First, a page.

Creative writing class, club spill thoughts, hearts

Class returns to provide students chance to write poetry, stories after a six year absence

George Morin / The Advocate

By Cody McFarland, Associate Editor

For the first time in nearly six years, creative writing is being taught at Contra Costa College.

Though the deadline to late-add the class has passed, all are welcome to join the currently unnamed creative writing club, which meets during the same hours as the class: Tuesdays from 2:10-5:30 p.m. in LA-203.

English department Chairperson Jeffrey Michels is the class professor and club adviser. He said the club is eager to put a literary magazine together, which would give students the opportunity to have their short, written works published.

Rechel William, a pre-med student seeking a career in holistic medicine, said, “This class gives students the chance for open expression without forcing them into rules and guidelines.”

Of course, the fundamentals of poetry and other forms of creative writing are taught as part of the class.

“As soon as you develop the rules, poets begin to break those rules for their art,” Dr. Michels said.

If breaking rules is not enough to entice students to join, Michels offered a few other reasons that may get students interested.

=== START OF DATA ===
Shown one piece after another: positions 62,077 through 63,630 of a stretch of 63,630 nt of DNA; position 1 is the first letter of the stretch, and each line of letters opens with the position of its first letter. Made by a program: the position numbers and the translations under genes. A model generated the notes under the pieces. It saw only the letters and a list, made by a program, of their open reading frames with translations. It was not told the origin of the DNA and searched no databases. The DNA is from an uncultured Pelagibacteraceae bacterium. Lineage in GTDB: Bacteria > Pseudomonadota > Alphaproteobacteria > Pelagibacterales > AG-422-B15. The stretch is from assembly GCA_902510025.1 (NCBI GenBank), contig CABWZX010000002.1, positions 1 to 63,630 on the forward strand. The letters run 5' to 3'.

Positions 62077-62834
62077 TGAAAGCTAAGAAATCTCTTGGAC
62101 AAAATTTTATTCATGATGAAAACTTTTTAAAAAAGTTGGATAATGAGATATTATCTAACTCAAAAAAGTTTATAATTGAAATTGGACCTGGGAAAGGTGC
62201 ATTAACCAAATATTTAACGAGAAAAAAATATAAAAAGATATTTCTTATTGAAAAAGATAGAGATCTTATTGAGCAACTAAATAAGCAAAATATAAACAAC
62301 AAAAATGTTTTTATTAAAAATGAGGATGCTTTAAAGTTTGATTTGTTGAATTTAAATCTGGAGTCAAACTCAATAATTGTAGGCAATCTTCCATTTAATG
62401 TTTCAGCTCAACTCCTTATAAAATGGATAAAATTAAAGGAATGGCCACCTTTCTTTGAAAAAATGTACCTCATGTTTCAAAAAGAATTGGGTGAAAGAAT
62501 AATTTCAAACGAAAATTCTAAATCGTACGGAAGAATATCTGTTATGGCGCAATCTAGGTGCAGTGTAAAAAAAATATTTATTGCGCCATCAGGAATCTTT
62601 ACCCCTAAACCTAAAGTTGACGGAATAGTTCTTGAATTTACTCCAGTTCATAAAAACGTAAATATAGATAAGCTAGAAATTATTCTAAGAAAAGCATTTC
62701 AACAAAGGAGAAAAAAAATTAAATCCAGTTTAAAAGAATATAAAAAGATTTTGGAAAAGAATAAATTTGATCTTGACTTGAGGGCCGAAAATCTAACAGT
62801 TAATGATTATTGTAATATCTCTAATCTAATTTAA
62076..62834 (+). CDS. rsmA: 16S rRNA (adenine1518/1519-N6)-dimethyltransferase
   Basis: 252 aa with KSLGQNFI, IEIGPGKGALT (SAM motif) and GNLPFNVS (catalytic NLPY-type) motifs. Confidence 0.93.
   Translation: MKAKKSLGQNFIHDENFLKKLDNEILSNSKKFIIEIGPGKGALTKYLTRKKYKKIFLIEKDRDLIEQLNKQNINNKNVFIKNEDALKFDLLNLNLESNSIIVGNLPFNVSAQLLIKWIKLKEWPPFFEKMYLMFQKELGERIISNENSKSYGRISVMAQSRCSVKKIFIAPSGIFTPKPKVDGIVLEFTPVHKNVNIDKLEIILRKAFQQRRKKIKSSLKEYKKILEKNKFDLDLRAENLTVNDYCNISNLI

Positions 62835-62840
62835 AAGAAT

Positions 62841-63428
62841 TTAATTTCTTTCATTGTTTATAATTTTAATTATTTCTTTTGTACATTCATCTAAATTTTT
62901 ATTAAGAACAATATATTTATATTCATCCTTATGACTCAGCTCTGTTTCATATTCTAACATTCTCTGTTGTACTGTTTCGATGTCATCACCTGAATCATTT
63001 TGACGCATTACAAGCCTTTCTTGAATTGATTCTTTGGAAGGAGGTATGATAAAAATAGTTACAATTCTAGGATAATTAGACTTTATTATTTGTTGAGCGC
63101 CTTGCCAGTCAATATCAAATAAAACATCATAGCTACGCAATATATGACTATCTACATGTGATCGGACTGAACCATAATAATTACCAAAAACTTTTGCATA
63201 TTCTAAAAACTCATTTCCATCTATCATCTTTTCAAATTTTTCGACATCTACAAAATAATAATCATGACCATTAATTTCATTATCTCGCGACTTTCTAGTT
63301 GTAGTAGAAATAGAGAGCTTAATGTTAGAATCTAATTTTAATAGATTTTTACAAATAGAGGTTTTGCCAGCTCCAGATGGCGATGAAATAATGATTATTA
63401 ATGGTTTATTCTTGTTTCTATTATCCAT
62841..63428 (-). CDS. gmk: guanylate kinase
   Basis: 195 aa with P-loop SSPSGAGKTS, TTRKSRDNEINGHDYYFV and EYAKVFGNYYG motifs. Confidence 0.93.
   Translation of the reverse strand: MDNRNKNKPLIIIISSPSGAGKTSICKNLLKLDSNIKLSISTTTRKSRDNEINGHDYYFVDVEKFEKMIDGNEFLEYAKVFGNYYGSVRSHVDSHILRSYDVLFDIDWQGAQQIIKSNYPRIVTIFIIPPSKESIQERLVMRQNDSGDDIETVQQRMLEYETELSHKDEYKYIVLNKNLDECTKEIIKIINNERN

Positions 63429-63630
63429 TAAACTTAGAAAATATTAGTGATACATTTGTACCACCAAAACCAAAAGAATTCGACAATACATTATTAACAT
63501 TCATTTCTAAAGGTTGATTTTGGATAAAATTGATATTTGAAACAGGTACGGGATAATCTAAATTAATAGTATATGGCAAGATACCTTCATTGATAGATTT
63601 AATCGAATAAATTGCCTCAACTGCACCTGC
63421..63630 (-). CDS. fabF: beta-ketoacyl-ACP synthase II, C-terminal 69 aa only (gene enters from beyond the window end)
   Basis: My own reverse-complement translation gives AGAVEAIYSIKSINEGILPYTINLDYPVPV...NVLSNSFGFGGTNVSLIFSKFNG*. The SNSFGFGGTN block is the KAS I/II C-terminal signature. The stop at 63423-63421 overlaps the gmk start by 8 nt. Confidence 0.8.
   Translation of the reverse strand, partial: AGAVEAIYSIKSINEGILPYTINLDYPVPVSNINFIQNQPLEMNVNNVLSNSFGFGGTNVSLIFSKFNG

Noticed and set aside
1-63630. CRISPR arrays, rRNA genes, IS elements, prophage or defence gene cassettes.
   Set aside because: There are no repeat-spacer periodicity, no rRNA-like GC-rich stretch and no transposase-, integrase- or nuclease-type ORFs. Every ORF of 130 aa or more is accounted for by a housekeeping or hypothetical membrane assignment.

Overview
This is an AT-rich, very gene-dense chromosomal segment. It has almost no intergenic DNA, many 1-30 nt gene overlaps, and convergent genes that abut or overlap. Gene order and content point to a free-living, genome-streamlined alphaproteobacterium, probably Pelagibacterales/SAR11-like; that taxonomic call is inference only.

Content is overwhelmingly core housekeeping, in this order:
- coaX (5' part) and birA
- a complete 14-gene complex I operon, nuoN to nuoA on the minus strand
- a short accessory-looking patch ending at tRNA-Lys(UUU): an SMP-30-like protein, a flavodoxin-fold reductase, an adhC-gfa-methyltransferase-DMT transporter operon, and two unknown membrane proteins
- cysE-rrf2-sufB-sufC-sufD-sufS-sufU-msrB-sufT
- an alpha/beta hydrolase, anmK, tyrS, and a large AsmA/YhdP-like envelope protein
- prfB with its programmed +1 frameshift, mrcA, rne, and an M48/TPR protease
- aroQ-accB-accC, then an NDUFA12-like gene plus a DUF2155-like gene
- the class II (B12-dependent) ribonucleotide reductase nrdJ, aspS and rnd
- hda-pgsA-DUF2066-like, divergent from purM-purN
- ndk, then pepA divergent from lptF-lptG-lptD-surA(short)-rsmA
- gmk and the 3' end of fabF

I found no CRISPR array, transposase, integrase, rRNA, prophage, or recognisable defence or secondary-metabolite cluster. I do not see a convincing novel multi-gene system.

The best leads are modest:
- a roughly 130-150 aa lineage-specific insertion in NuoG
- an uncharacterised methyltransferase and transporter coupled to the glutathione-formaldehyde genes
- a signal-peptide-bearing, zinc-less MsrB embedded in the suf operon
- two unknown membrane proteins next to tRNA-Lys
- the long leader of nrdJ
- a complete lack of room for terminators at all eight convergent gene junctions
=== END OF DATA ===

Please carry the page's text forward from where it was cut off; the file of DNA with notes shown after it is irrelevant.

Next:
“Why should students join the club? To improve their love lives. Everybody loves creative writers,” he said. “It also cuts down on the costs of gift-giving during the holiday season.”

Michels fills the first hour and a half of the class with dramatic readings and a lecture about that day’s material. Then, the students in the tandem class and club are given a good chunk of time to write and get creative juices flowing before the class concludes with sharing and a short discussion.

“I took English 1B with (Michels) in the past and it was a fun class. He’s got an alternative teaching style and I really like that,” William said. “He influenced me to put more things down on paper and get them out of my head.”

Criminal justice major Osbaldo Murguia said Michels is a cool and funny professor who has an apparent passion for what he is teaching.

“I took this class to further my knowledge of speaking and better organize my thoughts,” he said. “I tend to get garbled easily. I thought this class would help.”

Though students find having a creative writing class and club  beneficial for the campus community, some were concerned about the class not being offered the past six years. Students expressed worry over the possibility of cancellation due to low enrollment. 

“It has been historically difficult to get a lot of students into this class,” Michels said. “There’s always a steady handful that sign up. But teaching this class also requires a great deal of recruiting, something I haven’t had enough time to do in past semesters.”

As Michels assures, this class and club are definitely active.

William said she has finished all of her transfer requirements and is taking creative writing for fun. It is a class she said she waited many semesters to be offered.

Michels said, “(Students in this class/club) are learning how to communicate vision, and that’s priceless. Finding your voice is part of what college is.”